Answerman
How Long Will Anime Stay Up On A Streaming Site?

by Justin Sevakis,

Aakash asked:

My question is in regards to license lengths. I know for DVDs and Blu-rays some licensees from publishers have expired for some older titles. My question is in regards to digital licenses. As streaming is the big trend now, how long do licenses for like Crunchyroll last to allow them to keep them in their catalog. I'm wondering when I get older will I be able to access some shows I would want to show people or do I have to just buy the series.

Generally, when it comes to term lengths for anime streaming licenses, there are two types of license agreements: the ones that are independent of any home video (DVD/Blu-ray) rights and the ones that are tied in with them. The agreements that are combined with home video rights usually cover the exact same length of time as the DVDs and Blu-rays -- commonly five to seven years.

Standalone streaming licenses can either come directly from Japan or be sublicensed from a publisher like Funimation or Sentai or Viz. These licenses usually start with a short but reasonable term -- maybe a year or two -- but then automatically renew without either the streaming service or the licensor (the company ISSUING the license) doing anything. So essentially, these agreements are open-ended. There will usually be a provision in these contracts that allows either party to terminate the license at any time after that initial term is over.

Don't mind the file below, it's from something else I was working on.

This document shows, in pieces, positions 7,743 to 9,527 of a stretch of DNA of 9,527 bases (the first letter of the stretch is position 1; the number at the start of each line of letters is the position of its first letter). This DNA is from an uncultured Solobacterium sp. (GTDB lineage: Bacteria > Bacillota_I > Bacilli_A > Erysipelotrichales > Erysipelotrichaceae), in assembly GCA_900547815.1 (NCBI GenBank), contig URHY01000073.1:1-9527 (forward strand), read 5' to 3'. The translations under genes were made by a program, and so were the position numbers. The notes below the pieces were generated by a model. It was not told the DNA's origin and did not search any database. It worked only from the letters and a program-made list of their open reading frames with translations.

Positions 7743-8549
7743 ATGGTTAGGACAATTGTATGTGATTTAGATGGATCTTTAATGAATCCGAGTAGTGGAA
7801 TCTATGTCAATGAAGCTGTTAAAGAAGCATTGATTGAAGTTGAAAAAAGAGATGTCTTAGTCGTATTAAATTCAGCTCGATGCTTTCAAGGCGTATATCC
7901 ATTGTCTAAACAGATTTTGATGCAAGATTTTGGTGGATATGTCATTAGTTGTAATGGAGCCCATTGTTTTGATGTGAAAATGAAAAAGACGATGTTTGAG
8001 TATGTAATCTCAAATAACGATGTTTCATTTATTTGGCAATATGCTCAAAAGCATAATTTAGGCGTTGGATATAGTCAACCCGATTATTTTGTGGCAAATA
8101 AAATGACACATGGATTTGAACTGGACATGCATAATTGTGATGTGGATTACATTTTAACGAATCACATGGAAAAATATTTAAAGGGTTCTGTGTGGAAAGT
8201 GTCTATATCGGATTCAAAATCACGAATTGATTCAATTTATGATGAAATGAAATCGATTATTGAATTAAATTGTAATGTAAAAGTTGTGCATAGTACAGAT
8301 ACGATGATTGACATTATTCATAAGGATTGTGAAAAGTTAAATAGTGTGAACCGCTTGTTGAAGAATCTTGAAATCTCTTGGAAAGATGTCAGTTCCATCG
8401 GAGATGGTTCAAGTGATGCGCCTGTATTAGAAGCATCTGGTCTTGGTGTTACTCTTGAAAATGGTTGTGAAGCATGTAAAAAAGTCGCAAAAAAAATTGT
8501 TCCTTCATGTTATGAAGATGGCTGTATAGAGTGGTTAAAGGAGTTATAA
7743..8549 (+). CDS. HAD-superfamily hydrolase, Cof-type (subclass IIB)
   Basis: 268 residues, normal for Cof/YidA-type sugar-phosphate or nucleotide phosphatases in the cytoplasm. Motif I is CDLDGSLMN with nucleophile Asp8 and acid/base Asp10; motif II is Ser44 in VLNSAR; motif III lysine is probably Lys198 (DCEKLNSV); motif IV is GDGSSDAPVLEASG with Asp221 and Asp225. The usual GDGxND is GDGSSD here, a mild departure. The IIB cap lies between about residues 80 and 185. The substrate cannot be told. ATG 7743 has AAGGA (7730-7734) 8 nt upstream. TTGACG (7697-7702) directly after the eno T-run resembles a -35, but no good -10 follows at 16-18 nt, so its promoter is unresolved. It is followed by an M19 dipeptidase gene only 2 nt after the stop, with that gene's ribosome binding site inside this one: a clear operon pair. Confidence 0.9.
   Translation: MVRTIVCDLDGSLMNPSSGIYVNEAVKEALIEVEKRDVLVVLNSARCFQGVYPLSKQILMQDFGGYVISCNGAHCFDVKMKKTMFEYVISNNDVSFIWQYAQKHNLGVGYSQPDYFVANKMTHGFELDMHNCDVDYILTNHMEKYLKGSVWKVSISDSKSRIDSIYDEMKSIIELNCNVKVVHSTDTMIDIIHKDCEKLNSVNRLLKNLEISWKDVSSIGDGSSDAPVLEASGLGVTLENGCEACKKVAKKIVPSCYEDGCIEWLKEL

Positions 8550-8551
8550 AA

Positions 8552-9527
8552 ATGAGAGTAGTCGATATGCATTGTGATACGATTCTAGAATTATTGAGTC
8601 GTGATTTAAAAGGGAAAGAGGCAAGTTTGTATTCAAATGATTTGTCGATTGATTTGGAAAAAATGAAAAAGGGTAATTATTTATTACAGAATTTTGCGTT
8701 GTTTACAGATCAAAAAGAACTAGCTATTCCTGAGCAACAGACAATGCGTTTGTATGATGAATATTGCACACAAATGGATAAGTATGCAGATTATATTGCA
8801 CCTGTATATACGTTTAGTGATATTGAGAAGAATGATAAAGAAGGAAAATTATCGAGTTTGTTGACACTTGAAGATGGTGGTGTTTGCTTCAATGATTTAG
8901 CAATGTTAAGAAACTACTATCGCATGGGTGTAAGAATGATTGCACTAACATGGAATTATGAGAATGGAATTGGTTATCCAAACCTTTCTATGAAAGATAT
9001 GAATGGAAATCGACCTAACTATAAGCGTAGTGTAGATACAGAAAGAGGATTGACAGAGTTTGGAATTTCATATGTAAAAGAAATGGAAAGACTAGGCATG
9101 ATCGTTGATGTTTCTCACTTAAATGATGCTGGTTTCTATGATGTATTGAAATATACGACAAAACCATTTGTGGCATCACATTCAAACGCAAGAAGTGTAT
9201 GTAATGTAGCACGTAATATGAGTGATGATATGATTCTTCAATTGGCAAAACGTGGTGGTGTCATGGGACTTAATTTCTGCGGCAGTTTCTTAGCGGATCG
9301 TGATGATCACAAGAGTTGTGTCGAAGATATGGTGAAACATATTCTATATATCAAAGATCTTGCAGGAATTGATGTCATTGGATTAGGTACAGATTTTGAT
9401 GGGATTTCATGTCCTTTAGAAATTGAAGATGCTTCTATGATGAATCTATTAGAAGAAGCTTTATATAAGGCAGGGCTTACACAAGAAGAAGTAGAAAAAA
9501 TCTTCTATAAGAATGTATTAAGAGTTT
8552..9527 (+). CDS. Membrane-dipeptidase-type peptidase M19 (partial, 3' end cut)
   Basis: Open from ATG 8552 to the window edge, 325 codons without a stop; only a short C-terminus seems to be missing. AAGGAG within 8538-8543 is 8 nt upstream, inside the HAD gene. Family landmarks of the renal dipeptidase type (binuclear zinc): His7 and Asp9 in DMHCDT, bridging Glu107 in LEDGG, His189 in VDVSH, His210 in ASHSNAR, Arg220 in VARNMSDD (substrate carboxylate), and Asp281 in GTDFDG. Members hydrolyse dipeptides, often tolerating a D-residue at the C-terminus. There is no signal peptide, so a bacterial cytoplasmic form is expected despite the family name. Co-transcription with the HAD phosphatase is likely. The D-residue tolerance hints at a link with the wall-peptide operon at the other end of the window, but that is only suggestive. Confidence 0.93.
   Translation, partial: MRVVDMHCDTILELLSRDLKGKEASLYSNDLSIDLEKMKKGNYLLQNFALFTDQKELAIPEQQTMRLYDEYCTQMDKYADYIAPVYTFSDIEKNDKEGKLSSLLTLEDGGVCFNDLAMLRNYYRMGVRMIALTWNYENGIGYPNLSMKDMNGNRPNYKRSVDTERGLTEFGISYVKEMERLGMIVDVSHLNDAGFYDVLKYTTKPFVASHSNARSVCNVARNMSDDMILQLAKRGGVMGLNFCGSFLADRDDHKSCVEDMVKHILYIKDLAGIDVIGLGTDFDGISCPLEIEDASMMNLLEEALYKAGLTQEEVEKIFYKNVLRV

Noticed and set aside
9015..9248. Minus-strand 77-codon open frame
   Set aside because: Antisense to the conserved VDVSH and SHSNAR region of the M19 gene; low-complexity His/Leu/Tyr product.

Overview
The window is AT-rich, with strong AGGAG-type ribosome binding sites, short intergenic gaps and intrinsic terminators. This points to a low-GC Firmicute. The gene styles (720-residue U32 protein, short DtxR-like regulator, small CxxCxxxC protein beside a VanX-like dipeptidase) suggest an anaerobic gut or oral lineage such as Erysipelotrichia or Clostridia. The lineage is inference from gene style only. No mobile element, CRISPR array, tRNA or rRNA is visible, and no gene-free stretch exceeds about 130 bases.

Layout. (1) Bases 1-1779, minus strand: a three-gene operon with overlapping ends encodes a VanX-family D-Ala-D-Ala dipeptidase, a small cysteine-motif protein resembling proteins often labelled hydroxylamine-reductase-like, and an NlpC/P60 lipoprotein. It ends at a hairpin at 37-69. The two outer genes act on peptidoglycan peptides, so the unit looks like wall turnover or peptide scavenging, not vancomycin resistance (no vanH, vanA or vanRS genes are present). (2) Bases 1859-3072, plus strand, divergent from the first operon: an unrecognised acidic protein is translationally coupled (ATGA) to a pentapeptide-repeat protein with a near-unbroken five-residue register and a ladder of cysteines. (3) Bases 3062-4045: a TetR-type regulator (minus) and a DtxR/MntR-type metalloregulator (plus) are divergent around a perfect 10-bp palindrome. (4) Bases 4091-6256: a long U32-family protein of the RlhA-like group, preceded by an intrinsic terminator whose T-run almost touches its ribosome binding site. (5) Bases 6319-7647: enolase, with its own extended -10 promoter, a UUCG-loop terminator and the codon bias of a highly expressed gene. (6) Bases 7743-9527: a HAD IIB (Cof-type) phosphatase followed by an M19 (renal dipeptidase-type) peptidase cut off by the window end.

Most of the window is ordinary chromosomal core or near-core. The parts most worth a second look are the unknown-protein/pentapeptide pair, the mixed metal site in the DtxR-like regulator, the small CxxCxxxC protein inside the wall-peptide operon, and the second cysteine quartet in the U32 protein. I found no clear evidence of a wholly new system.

What this essentially means is that after the first year or two, the anime could come down off the site at any time, with no warning. All that has to happen is for anybody involved, from the Japanese producer and master licensor to the local publisher to the streaming site, wanting to take the show down, and it's gone.

Those take-downs can happen for any number of reasons. Maybe the local publisher thought they could get an extension on their rights to the show, but now they can't, so they have to pull it down from all of their partner sites. Maybe the streaming site has decided the show isn't popular enough to be worth hosting. Maybe the producers of the show realized that a song in the anime wasn't actually cleared for worldwide internet streaming. Maybe the show's original creators are trying to sell Hollywood remake rights and want to make it seem like the show hasn't been seen in the US before. I can think of dozens of possible reasons.

Long story short, if you want to show a series to friends and family years down the line, you really should get the discs or at least a paid download if one is available (such as from iTunes, Amazon, or one of the game console media stores). You never know what's going to happen to shows on streaming services. They could stay up for the rest of the site's life, or it could disappear tomorrow.


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Anime News Network founder Justin Sevakis wrote Answerman between July 2013 and August 2019, and had over 20 years of experience in the anime business at the time. These days, he's the owner of the video production company MediaOCD, where he produces many anime Blu-rays. You can follow him on Twitter at @worldofcrap.


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